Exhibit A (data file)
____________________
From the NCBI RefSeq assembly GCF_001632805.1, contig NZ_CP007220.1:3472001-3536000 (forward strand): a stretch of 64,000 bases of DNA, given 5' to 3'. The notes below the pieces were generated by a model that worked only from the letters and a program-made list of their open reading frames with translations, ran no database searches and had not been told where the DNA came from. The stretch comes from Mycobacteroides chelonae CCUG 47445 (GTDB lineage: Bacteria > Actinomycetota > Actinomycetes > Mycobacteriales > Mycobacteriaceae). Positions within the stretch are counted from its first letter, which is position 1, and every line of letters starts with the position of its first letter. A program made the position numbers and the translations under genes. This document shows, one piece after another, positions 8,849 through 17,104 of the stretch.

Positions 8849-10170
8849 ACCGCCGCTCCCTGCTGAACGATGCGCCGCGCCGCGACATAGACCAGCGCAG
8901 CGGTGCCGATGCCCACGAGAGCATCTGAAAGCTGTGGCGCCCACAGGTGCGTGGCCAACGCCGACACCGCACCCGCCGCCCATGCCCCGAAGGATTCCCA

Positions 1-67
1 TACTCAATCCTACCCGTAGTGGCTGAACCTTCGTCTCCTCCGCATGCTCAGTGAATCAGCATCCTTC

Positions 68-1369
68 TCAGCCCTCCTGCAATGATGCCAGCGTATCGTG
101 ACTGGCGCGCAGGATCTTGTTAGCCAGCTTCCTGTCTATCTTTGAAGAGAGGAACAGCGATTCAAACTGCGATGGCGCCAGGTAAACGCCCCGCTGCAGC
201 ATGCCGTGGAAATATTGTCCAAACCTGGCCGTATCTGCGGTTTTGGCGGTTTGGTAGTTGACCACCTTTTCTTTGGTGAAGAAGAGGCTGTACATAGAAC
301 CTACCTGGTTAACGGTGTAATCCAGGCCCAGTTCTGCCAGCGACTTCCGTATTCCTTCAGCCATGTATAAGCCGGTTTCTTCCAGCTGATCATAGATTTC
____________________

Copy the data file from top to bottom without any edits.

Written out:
From the NCBI RefSeq assembly GCF_001632805.1, contig NZ_CP007220.1:3472001-3536000 (forward strand): a stretch of 64,000 bases of DNA, given 5' to 3'. The notes below the pieces were generated by a model that worked only from the letters and a program-made list of their open reading frames with translations, ran no database searches and had not been told where the DNA came from. The stretch comes from Mycobacteroides chelonae CCUG 47445 (GTDB lineage: Bacteria > Actinomycetota > Actinomycetes > Mycobacteriales > Mycobacteriaceae). Positions within the stretch are counted from its first letter, which is position 1, and every line of letters starts with the position of its first letter. A program made the position numbers and the translations under genes. This document shows, one piece after another, positions 8,849 through 17,104 of the stretch.

Positions 8849-10170
8849 ACCGCCGCTCCCTGCTGAACGATGCGCCGCGCCGCGACATAGACCAGCGCAG
8901 CGGTGCCGATGCCCACGAGAGCATCTGAAAGCTGTGGCGCCCACAGGTGCGTGGCCAACGCCGACACCGCACCCGCCGCCCATGCCCCGAAGGATTCCCA

Positions 1-67
1 TACTCAATCCTACCCGTAGTGGCTGAACCTTCGTCTCCTCCGCATGCTCAGTGAATCAGCATCCTTC

Positions 68-1369
68 TCAGCCCTCCTGCAATGATGCCAGCGTATCGTG
101 ACTGGCGCGCAGGATCTTGTTAGCCAGCTTCCTGTCTATCTTTGAAGAGAGGAACAGCGATTCAAACTGCGATGGCGCCAGGTAAACGCCCCGCTGCAGC
201 ATGCCGTGGAAATATTGTCCAAACCTGGCCGTATCTGCGGTTTTGGCGGTTTGGTAGTTGACCACCTTTTCTTTGGTGAAGAAGAGGCTGTACATAGAAC
301 CTACCTGGTTAACGGTGTAATCCAGGCCCAGTTCTGCCAGCGACTTCCGTATTCCTTCAGCCATGTATAAGCCGGTTTCTTCCAGCTGATCATAGATTTC